A “general health practitioner” of AI and society

September 24, 2020

UTokyo 30s
Up-and-coming young researchers

Of the approximately 5,800 faculty members active at the University of Tokyo, we have selected nine energetic young researchers in their 30s. In terms of their job titles, there is one professor, two associate professors, one project associate professor, one lecturer, one project lecturer and three research associates. What kind of research are they engaged in day to day? And what is their temperament like? Let’s find out.

Science and Technology Studies

A “general health practitioner” of AI and society

Arisa Ema
Project Assistant Professor, Institute for Future Initiatives
In front of the Ito International Research Center, where her office is located. “Actually I’m an analog person. I write out my schedule for the month on a piece of A4 paper that I carry around with me.” Photo: Takumi Inoue

The Observatory for Responsible Research and Innovation in ICT, a project organized under the auspices of the UK’s Engineering and Physical Sciences Research Council, recently held an event called “100 Brilliant Women in AI Ethics.” Among the names on the list of one hundred people active in the world of artificial intelligence (AI) ethics is a single Japanese name – that of Arisa Ema. And while Project Assistant Professor Arisa Ema’s curriculum vitae features roles that include the vice chair of the Ethics Committee of the Japanese Society for Artificial Intelligence, a board member of the Japan Deep Learning Association and a member of the Cabinet Office’s Council for Social Principles of Human-centric AI, this does not mean she is a specialist in creating AI.

“My academic background is Science and Technology Studies (STS). As an area of study, STS includes an aspect that points out underlying issues in society and an aspect that encourages society to take measures tackling those issues. It’s a field where extensive research is conducted on the relationship between society and information and communication technologies like AI. For this reason, I also have a role to play as a ‘general practitioner,’ advising people who want to know more about AI and society. I guess it’s like a liaison role in which I direct people to different divisions of expertise, like telling them to go to A for advice on technology, B for law, C for policy, D for business… ”

But she is not merely acting as a liaison. Since launching a research group to study the relationship between AI and society in 2014, Ema has organized a place to bring together experts involved with AI from across a variety of disciplines. Both the liaison service and network hub naturally call for a broad range of curiosity and knowledge. In this she seems to have benefited from the influence of the unique Steiner School she attended in Sydney, Australia as a child.

“For example, when the theme of the lesson was ancient Egypt, we learned how to make mummies, recreate cuisine from that era, write hieroglyphs and learn the arithmetic that was current at the time. What I found interesting is that there were no textbooks for the different subjects – rather, we touched on science, society, language and mathematics all within the scope of a single theme.”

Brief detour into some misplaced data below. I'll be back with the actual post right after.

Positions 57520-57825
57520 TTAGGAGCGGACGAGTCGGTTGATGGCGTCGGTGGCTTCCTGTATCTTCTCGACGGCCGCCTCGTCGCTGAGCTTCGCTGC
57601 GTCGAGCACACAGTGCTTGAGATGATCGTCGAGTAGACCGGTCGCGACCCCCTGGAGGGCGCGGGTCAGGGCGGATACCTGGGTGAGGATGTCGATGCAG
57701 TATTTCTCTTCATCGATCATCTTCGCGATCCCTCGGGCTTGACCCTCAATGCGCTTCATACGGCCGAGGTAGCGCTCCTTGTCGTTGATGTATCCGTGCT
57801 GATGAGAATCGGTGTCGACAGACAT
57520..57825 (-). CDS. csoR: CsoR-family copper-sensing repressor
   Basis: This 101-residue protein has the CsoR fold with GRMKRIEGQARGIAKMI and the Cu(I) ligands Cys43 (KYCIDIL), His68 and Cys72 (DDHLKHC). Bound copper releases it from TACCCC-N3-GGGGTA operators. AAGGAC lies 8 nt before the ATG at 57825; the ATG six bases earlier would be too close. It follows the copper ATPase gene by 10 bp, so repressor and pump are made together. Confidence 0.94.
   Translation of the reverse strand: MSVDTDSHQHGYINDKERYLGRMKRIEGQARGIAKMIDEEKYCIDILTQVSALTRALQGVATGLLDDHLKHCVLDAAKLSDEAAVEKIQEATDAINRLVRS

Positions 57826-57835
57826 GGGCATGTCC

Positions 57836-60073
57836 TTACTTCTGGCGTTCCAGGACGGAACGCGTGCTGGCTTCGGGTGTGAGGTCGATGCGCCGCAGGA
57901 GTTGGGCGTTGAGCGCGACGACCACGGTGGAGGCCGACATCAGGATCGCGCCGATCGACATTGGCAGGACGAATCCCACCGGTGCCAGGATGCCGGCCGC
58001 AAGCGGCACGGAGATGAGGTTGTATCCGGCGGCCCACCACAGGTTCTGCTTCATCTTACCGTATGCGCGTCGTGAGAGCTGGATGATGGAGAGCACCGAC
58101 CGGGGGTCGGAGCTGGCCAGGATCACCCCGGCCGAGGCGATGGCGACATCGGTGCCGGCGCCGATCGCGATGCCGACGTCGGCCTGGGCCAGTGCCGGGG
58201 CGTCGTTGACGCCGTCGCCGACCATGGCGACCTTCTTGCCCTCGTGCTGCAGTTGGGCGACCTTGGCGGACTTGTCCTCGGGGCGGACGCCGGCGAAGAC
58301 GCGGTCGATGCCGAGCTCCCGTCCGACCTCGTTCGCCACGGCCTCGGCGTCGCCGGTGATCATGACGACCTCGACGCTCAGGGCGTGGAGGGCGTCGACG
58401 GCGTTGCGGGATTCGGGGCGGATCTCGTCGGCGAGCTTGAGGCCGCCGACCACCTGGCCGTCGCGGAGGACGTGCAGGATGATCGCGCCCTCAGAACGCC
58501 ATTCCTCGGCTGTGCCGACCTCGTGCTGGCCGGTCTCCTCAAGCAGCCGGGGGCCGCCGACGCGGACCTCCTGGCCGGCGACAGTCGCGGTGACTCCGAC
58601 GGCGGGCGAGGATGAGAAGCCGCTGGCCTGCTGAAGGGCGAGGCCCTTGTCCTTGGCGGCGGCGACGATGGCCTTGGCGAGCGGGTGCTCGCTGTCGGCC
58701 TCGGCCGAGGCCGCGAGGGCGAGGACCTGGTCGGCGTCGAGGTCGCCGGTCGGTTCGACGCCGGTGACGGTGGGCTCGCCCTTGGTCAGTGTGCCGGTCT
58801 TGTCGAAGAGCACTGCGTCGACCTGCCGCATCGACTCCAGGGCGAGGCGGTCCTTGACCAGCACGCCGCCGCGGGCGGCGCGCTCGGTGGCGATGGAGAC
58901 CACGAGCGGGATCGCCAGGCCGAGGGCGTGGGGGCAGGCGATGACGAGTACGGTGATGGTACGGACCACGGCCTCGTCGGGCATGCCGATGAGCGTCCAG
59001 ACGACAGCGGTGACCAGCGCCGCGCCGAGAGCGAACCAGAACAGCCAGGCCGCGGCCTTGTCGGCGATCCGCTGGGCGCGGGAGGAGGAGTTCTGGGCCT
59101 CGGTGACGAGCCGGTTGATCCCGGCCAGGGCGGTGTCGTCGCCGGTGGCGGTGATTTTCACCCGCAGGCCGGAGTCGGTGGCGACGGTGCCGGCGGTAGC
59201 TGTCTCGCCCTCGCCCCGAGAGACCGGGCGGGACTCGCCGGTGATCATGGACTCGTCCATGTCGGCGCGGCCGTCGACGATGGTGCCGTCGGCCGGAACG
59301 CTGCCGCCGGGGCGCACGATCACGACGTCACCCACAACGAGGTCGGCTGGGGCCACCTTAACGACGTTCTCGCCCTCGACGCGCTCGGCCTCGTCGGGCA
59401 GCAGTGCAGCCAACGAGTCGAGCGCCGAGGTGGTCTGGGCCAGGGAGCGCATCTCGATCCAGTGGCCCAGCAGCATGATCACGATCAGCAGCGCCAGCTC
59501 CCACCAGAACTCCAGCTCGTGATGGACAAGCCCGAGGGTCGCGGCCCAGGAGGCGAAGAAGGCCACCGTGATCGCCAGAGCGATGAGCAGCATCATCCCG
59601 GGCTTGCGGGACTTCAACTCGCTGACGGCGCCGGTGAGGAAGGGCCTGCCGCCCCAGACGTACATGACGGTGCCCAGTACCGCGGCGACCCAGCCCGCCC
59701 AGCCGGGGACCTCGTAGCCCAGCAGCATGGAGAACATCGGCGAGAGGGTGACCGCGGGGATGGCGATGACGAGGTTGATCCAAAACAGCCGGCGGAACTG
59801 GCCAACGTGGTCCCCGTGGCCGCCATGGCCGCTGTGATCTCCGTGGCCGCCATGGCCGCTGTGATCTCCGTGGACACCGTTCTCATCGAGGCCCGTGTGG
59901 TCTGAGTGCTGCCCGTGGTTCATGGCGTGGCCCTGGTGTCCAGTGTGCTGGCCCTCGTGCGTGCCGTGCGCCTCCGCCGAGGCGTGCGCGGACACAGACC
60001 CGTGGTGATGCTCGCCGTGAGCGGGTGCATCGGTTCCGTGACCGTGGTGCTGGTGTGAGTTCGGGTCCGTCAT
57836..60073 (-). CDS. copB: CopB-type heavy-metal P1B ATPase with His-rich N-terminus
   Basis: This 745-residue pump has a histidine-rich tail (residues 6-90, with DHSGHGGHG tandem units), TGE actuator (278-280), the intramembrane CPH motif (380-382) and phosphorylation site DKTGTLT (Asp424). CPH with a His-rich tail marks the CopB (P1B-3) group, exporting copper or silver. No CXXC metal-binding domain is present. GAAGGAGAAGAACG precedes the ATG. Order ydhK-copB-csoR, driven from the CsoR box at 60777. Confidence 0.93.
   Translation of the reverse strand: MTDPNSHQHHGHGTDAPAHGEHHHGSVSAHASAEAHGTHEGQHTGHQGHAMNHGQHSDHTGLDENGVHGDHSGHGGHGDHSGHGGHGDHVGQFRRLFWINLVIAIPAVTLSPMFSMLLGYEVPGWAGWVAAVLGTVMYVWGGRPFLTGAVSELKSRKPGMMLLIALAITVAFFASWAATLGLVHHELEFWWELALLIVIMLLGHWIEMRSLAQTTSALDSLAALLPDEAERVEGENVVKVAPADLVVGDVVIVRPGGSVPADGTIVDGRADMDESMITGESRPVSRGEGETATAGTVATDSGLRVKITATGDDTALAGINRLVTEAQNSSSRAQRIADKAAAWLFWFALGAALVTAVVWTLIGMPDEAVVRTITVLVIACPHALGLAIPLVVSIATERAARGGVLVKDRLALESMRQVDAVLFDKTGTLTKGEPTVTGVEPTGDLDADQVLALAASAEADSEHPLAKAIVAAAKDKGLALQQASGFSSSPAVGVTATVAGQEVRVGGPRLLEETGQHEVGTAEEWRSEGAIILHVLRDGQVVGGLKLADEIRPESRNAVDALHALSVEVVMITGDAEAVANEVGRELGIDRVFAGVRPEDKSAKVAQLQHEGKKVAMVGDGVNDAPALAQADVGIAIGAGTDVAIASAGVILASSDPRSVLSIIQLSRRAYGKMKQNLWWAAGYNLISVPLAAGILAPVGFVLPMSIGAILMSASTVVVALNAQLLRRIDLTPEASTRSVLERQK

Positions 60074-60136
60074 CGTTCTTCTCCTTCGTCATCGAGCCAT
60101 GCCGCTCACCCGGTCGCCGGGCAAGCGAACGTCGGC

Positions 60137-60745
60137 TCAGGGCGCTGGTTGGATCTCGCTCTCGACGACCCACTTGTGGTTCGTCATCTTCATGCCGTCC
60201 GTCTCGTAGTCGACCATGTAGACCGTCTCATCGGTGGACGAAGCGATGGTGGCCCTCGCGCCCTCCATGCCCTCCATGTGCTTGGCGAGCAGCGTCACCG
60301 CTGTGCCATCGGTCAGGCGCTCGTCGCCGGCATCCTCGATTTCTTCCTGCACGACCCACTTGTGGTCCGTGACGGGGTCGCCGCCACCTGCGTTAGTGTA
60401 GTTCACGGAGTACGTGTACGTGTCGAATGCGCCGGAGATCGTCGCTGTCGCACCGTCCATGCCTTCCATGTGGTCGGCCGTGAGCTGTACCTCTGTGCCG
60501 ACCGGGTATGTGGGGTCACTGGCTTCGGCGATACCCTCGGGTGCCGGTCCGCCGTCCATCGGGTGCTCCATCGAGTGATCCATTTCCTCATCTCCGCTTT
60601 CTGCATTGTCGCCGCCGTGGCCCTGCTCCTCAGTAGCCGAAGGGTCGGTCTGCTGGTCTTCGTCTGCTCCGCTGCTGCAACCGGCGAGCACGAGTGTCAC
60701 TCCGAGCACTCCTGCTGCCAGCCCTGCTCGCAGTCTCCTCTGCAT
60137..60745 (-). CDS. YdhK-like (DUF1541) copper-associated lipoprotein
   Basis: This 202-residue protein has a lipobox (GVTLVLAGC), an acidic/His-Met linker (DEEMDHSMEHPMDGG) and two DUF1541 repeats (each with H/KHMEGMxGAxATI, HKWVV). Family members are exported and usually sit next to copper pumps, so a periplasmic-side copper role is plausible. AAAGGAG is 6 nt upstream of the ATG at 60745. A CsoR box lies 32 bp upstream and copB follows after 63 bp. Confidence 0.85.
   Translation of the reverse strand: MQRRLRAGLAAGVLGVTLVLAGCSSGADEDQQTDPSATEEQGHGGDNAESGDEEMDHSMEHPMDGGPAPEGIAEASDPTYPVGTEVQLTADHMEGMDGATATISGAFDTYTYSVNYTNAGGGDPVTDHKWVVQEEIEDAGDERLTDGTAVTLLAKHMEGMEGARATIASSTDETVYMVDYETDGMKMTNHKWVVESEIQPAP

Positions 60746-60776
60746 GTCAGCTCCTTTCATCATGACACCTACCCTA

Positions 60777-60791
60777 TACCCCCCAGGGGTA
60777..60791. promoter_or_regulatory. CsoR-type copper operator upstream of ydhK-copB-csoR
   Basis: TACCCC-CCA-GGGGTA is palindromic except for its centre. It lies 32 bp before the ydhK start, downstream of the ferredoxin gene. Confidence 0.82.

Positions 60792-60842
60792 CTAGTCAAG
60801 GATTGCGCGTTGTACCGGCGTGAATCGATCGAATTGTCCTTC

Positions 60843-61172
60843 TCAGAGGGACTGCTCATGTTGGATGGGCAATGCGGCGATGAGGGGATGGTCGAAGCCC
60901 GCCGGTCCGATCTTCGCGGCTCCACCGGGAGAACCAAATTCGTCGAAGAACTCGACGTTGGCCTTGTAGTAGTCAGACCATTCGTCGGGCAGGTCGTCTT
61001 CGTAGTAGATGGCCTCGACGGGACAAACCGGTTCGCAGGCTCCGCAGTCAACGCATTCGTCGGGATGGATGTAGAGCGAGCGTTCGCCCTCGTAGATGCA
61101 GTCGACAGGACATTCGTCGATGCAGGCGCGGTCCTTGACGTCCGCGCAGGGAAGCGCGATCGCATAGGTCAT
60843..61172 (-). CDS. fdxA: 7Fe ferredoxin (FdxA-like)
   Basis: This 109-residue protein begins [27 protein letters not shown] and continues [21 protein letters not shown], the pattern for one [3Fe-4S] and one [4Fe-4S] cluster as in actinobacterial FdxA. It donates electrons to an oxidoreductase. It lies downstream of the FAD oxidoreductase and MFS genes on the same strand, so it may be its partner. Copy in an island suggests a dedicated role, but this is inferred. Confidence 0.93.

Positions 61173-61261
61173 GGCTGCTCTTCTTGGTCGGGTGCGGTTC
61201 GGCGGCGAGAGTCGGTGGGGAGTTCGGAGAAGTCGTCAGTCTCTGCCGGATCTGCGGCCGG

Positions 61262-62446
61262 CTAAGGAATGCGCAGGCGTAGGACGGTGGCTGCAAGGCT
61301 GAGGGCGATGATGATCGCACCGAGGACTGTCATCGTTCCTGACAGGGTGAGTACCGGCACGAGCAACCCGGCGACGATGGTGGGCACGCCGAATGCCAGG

The University of Tokyo's College of Arts and Sciences and the Graduate School of Arts and Sciences, where she would go on to study, are also departments marked by a strong interdisciplinary character across all fields. Her career, which has now been graced with multi-year appointments at Kyoto University’s Hakubi Center for Advanced Research, the University of Tokyo’s Komaba Organization for Educational Excellence and the University of Tokyo Institute for Future Initiatives, may be said to reflect the characteristics of this woman who conceives of herself as “interdisciplinary.” So what are Ema’s plans for her future career?

“At the moment I’m in an incredibly blessed environment where I have the freedom to pursue my research activities. As this is also a fast-moving field, it seems most congenial to me to proceed by recruiting colleagues on each theme to create nimble organizations in short cycles. I’d like to maintain the kind of lightness of foot that allows me to keep transitioning between outsider and insider, and between observer and performer.”

Incidentally, searching online for the keyword “Arisaema" returns hits for the scientific name of the flower known as jack-in-the-pulpit (genus Arisaema). These are perennial flowers also used in Chinese herbal medicine. This general practitioner, who often stimulates with provocative statements that ignore social conventions, on the other hand represents a medicine in her own right – one that may lead us closer to a resolution of social issues.

Q & A
What was the work that earned you the President’s Award in 2007? “That was for a paper about a child surveillance system making use of RFID tags.”
What do you enjoy playing on the violin and viola? “Works by Brahms and Lalo. I like chamber music that brings out the personalities of the individual musicians.”
What do you feel is different now than when you were in your twenties? “I’ve learned how to sleep on airplanes when flying overseas for business trips.”
How are your thirties today compared to those of older generations? “I feel that people who can take a realistic attitude and set their own pace have a better chance of survival.”
Book authored by Project Assistant Professor Ema:
AI Shakai no Arukikata [A Traveler’s Guide to the AI Society] (Kagakudojin, 2019; ¥2,000 + tax)

* This article was originally printed in Tansei 39 (Japanese language only). All information in this article is as of September 2019.

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